|martyn nutland||06/04/2019 12:41:58|
|95 forum posts|
Does anyone make tab washers in their workshop, and know an easy way to do so that's not like taking a steam hammer, the size of Big Geordie, to crack a very small walnut? I know your going to say: ' tab washers cost buttons, so why bother'. True; but my supplier makes them from far too hard a steel and when they are close behind a nut and tight against a ball race (my context) they are nigh on impossible to bend neatly without damaging the nut and/or bearing.
Soften them by heating. Yes? But to what colour and quench?
Or, could you do it like this? The Big Geordie and nut method! The principal difficulty as I see it is the internal tab. What if you took a piece of aluminium bar, turned to the desired outside diameter of the washer and bored to the inside diameter less the width of the tab. Now set up the workpiece on a rotary table and mill round with an endmill for, say, 350° of the bore - or any circumference that left the appropriate tab width. Could you now slice off as many washers as required, as thinly as practicable, with a slitting saw and grind them down to an appropriate, bendable thickness.
|David George 1||06/04/2019 17:30:32|
783 forum posts
Hi Martyn tab washers are there to prevent a nut or similar unscrewing and if they are too soft they would not do their job or may break if hardened wrongly. I don't know the results of a nut coming undone have you thought of wireing the nuts instead it can be easier to access and does the same job.
|Speedy Builder5||06/04/2019 19:04:15|
|1740 forum posts|
I have made them from ordinary mild steel sheet for my Austin 7. None have come undone - So far.
3591 forum posts
Don't make them from aluminium; the tab will break off too easily. Cut them out of sheet steel with tin snips. 1mm thick should do the job but a bit thicker would be better. Machining a bar and cutting slices as you suggest would have the grain of the metal going the wrong way and be very weak and prone to tab snapping off.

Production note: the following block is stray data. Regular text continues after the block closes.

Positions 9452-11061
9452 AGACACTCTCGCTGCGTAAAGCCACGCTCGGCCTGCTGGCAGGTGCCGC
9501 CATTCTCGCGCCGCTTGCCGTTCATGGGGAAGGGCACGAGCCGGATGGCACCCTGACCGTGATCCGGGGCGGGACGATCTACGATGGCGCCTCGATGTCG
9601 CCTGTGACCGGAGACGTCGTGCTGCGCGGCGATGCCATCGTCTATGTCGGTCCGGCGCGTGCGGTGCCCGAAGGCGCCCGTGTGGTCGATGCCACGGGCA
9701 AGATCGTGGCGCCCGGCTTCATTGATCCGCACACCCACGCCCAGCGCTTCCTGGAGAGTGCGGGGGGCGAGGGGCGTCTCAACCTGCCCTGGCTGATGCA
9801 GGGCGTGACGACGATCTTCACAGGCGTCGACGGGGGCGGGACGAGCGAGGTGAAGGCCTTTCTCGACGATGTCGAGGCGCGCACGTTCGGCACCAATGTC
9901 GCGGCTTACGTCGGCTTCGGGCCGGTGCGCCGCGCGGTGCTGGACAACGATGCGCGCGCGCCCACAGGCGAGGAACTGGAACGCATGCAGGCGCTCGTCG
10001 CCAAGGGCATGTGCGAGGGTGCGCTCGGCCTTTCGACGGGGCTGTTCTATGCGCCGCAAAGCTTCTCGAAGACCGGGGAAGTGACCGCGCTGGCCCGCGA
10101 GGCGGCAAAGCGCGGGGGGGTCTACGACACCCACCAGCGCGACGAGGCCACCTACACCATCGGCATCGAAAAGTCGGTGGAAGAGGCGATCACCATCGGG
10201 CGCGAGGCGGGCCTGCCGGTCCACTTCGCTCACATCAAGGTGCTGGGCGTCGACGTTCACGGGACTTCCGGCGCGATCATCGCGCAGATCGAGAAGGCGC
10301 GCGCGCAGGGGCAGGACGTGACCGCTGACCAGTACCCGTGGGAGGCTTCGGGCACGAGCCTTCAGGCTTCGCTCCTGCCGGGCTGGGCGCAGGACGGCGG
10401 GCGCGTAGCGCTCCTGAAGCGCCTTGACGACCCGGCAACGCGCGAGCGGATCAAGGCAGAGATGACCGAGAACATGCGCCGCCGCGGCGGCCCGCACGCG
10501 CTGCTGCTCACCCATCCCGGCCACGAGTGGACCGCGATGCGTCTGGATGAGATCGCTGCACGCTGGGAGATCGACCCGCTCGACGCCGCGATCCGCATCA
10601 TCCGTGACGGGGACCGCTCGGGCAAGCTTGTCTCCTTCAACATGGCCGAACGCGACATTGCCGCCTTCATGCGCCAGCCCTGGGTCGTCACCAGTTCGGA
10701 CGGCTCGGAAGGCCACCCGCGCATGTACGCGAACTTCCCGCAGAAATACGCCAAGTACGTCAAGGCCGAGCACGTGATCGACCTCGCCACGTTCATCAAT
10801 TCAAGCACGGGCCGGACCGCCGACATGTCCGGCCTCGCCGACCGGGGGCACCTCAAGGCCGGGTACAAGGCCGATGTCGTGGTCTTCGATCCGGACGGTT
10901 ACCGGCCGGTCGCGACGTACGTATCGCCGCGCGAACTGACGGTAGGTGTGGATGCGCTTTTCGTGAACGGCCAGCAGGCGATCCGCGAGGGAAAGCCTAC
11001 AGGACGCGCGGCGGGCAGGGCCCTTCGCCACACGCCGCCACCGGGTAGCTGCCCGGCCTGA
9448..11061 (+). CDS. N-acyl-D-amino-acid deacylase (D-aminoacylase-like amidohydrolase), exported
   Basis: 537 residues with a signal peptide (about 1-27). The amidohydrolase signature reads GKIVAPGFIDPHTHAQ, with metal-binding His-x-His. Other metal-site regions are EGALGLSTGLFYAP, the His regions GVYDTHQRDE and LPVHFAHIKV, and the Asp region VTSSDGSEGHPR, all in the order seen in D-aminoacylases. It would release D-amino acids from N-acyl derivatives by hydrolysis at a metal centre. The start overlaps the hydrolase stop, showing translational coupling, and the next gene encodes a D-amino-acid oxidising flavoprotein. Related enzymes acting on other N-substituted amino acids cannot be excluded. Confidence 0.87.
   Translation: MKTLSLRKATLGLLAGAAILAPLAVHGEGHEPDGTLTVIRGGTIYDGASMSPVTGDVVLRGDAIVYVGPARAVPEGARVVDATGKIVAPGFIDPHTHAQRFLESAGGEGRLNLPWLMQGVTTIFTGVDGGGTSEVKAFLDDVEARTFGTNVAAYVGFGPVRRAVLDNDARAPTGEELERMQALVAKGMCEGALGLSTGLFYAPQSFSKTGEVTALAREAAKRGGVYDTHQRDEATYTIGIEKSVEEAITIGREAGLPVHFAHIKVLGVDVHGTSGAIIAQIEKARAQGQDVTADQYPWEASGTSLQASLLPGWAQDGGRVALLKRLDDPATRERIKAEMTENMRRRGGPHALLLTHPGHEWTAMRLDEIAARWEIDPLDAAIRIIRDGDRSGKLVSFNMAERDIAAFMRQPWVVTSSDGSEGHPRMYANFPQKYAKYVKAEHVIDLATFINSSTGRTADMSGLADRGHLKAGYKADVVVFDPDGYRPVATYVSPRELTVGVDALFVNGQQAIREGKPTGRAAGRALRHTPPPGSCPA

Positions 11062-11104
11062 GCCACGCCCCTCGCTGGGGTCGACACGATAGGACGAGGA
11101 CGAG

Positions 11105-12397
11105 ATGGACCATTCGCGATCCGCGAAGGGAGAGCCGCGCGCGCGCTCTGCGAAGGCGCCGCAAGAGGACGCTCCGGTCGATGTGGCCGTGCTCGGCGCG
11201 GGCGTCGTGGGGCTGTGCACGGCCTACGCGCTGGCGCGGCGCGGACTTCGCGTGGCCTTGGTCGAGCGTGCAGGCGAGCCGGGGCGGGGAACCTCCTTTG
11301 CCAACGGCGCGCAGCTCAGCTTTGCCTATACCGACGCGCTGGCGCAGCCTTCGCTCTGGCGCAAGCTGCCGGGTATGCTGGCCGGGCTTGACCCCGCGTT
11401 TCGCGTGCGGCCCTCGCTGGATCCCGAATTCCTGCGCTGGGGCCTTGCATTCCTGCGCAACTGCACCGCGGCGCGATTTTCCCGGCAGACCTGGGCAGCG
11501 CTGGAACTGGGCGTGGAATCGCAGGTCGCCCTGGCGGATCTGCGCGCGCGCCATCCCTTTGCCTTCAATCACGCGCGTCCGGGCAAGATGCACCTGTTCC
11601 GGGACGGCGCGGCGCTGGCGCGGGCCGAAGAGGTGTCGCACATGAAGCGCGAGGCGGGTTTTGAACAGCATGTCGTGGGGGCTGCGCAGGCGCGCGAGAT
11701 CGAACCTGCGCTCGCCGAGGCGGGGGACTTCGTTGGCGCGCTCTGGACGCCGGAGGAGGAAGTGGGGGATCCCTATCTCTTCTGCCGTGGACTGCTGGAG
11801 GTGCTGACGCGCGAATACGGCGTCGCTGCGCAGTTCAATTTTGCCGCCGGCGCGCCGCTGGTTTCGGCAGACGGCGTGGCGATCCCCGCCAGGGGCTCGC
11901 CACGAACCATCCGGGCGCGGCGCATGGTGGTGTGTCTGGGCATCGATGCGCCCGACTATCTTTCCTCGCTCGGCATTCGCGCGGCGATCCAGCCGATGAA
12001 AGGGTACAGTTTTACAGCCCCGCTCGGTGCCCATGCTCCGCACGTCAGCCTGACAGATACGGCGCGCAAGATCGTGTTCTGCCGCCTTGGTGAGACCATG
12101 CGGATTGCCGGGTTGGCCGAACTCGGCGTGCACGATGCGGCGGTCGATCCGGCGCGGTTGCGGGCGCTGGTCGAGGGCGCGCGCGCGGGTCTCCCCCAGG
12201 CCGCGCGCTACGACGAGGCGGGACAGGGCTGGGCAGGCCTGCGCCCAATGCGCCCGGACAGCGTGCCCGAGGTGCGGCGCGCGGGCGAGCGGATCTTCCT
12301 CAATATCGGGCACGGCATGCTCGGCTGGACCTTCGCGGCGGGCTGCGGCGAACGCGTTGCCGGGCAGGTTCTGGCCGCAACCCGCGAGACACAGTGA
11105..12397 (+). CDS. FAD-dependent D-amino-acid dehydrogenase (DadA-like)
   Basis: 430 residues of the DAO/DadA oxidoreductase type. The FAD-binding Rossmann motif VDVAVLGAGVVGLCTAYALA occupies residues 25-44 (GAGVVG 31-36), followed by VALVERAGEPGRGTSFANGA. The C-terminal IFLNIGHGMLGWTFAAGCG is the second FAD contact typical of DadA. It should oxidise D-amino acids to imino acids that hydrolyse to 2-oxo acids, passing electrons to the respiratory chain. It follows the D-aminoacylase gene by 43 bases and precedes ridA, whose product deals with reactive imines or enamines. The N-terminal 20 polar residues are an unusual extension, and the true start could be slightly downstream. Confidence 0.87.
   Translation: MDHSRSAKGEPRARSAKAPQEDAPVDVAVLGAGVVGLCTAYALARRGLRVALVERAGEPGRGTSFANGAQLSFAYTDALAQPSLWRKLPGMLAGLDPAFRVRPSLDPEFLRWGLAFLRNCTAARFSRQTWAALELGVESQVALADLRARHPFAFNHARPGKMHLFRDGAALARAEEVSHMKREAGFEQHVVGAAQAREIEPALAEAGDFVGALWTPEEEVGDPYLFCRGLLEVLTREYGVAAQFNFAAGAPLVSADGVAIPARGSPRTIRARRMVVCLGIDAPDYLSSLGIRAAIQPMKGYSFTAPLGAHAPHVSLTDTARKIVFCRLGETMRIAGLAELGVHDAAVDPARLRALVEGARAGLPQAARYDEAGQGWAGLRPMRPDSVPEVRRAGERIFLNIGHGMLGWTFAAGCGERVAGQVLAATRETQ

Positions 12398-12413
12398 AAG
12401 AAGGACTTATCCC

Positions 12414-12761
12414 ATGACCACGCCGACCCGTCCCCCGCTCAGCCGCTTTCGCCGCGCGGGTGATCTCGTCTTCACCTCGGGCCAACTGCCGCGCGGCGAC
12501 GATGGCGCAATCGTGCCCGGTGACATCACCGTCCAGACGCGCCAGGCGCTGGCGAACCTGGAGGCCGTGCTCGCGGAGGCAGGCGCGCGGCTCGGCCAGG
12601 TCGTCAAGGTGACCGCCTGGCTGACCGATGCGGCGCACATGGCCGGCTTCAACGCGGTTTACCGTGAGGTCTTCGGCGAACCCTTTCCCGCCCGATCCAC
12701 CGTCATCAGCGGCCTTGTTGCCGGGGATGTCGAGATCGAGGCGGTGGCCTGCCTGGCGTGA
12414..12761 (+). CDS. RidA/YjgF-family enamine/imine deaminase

I can't visualize your exact application without pic but one trick is to slightly bend the tab up a little (30 - 45 deg?) before installation so you can then get a screwdriver or plier jaw in behind it when installed in situ.
The best method to bend up the tab, if there is access, is to use a pair of slip joint pliers (aka multi-grips, parrot nose pliers or water pump pliers depending on side of the pond etc) with one jaw on the far side of the nut and one on the tab, with the the pliers oriented so the longitudinal axis of the plier jaws is in line with the longitudinal axis of the bolt. You then use a levering action on the pliers rather than a squeezing one to bend the tab up.
I suppose for tiny model size stuff you could use fine long nose pliers in the same way.
And you won't soften steel tabs by quenching. Heat to cherry red and allow to cool slowly to anneal. But I really don't think that is your problem. There is no reason a lock tag would be particularly hard other than perhaps an insignificant area on the very edge where it was punched out of flat sheet.
Edited By Hopper on 07/04/2019 02:28:30
Edited By Hopper on 07/04/2019 02:32:18
|Michael Gilligan||07/04/2019 06:49:47|
13053 forum posts
These people give specifications for many standard tab washers: **LINK**
The idea of [single use] tab washers has been well-proven over many decades, so I suspect that your problem might be attributable to your supplier's poor choice of material.
15321 forum posts
You don't want to quench anything to make it easier to bend. Heat to red heat and then allow to cool slowly, job done.
|martyn nutland||07/04/2019 09:54:09|
|95 forum posts|
Good advice and tips I shall employ.
|vintage engineer||07/04/2019 10:10:26|
124 forum posts
I get them laser cut on a tree and break them off.
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